My five # 440 | Inbound Marketing Agency
Five things to share from about the past week, presented each Friday by a different member of the Browser Media team.
My Five this week is from Vic.
1. A breakdown provokes outrage
On Tuesday, you may have noticed that you cannot access some of the biggest sites on the internet. But why, I hear you ask?
It was all owed to a content delivery network (CDN) provider, Fastly, to have a bit of a mare.
The internet infrastructure company was affected by a software bug that caused massive sites like Amazon, The Guardian, The Financial Times, and Reddit to go down for about an hour.
2.Poisonous IPA in the workplace
Ah, BrewDog. This isn’t the first time you’ve been featured in My Five for being horrible, and I’m sure it won’t be the last.
Known for their attention-grabbing marketing campaigns, bevvie’s “punk” company was criticized this week for treating its staff like dog eggs. And after drinking a few beers at their Camden branch last Saturday, I was told I couldn’t tip their staff when paying by card so it didn’t really shock me.
In one open letter, former employees spoke out against their toxic corporate culture and called BS over some of their marketing campaigns.
An excerpt from the letter says:
In a post-truth world, you have allowed the end to justify the means, time and time again. Lies, hypocrisy and deception can be useful tools; Repeated PR campaigns on LinkedIn over and over again – until you actually believe them – are good for raising awareness, and if someone questions the validity of your claims, you can just skip ahead. the next campaign. How many more times will we see stories about sending protest beer to Russia (you didn’t), James and Martin changing their names to Elvis (they didn’t), awarding an employee of the month on a can of profanity (which wasn’t an accident and was actually approved for printing by James), or by offering paternity leave (which many employees are just never allowed to take)? Worse, by placing personalities at the center of your message, you’ve inflated egos and fostered a culture within craft beer that deifies founders and gives weight to sexist, misogynist brewers who claim to stand up for free speech. You have become a lightning rod for some of the worst attitudes present both on the internet and in real life.
3. Use the bird to spread the word
This is actually a cool feature of Twitter and Review that can help users and businesses grow and monetize their email marketing lists.
A new subscribe button will be made available to allow users to join mailing lists quickly and easily.
Once you have signed up, the newsletter will be sent to the email address you signed up with on Twitter.
We are currently developing new ways to increase your newsletter audience, and we want to preview one that will go straight to your Twitter profile? pic.twitter.com/kmlkPTbeA7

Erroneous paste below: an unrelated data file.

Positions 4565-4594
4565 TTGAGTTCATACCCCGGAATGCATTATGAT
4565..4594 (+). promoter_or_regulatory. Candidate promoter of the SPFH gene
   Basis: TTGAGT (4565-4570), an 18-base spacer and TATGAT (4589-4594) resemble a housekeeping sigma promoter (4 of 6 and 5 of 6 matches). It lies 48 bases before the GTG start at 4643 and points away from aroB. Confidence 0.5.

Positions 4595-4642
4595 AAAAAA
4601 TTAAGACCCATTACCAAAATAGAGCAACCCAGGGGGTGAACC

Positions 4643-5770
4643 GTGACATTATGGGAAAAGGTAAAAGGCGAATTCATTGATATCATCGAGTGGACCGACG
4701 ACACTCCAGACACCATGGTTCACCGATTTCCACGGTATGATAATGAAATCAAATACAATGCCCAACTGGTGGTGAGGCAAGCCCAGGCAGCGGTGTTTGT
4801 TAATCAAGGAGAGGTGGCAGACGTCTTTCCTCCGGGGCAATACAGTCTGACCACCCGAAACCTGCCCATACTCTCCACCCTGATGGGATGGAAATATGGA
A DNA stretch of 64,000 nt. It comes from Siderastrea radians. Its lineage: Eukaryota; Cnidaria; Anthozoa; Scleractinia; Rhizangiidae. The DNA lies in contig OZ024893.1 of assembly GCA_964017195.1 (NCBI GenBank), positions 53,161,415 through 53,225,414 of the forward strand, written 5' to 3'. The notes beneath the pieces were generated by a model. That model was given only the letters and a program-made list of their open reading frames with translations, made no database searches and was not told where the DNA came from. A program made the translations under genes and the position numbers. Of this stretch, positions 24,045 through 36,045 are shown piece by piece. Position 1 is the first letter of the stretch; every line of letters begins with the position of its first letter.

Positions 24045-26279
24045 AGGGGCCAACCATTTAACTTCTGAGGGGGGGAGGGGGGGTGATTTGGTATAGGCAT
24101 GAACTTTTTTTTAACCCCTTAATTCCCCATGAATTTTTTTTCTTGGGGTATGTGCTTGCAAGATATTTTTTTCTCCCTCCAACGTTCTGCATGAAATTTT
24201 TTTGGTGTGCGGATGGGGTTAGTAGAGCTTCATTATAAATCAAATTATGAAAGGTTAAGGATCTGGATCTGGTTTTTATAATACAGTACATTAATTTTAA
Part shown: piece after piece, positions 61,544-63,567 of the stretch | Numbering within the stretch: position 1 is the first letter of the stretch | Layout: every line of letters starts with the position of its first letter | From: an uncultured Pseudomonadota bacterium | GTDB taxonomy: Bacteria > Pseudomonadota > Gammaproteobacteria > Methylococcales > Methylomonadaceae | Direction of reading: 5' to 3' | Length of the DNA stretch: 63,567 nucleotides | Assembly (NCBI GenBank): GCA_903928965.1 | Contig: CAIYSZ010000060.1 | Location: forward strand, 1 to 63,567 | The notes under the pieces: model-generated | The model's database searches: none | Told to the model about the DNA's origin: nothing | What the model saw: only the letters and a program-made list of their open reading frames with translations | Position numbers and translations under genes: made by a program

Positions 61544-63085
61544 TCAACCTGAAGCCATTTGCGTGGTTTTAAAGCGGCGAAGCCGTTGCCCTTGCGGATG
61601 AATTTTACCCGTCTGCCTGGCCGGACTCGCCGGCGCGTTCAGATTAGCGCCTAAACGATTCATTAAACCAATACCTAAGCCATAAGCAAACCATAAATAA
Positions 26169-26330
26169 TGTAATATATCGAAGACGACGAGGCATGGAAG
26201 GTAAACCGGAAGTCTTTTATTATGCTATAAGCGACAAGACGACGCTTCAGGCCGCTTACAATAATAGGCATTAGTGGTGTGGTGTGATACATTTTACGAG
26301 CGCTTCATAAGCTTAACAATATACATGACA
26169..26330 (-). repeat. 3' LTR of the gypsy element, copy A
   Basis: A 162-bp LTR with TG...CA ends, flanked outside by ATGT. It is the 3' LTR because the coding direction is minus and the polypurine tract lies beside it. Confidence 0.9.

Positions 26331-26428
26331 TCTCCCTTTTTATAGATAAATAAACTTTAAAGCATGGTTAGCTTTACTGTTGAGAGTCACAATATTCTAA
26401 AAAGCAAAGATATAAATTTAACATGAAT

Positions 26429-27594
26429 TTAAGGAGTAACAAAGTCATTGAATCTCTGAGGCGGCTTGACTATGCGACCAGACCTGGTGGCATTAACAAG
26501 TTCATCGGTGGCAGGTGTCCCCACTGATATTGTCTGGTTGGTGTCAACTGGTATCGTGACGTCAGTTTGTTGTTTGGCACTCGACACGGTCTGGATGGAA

– Review (@revue) June 10, 2021
Learn more about the announcement here.
4. European kickball tournament
I am not a football fan.
In fact, until today when I saw that people on LinkedIn were all excited that their employers let them watching football games at work, I didn’t even know it was the start of the Euro.
What I remember are some of the songs that have accompanied soccer tournaments over the years, one of them being New Order’s World in Motion for the 1990 World Cup, with John Barnes. make a wonderful rap.
The group had jumped on this pretty marketing train (although their song was for the World Cup but whatever), hitting a load of #WorldInMotion 2021-themed merchandise. on their site.
5. Money for the creators?
Instagram has done a pretty good job of pissing off influencers lately, with many complaining about issues with the platform and its policies affecting their ability to rake the moolah.
However, at the start of this week, Instagram hosted its very first “Creators Week” where Soulless and Dead-Eyed Facebook CEO Mark Zuckerberg took the time to destroy democracy to announce a few lucrative new features.
According to Zuckerberg:
“The platform begins testing a ‘native affiliate tool that will allow creators to earn commissions for the purchases they entice people to make.
“Our goal is to be the best platform for creators like you to make a living. And if you have an idea that you want to share with the world, you should be able to create and distribute it easily and simply – on Facebook and Instagram – and then earn money for your work.
“We’re adding new ways for creators to earn extra cash for reaching certain milestones when using badges on Instagram Live and Stars on Facebook.”
It remains to be seen whether or not these new tools will be enough to convince influencers to stay, but monetizing a social network is becoming more difficult no matter what platform they use, mainly due to algorithm changes and policy.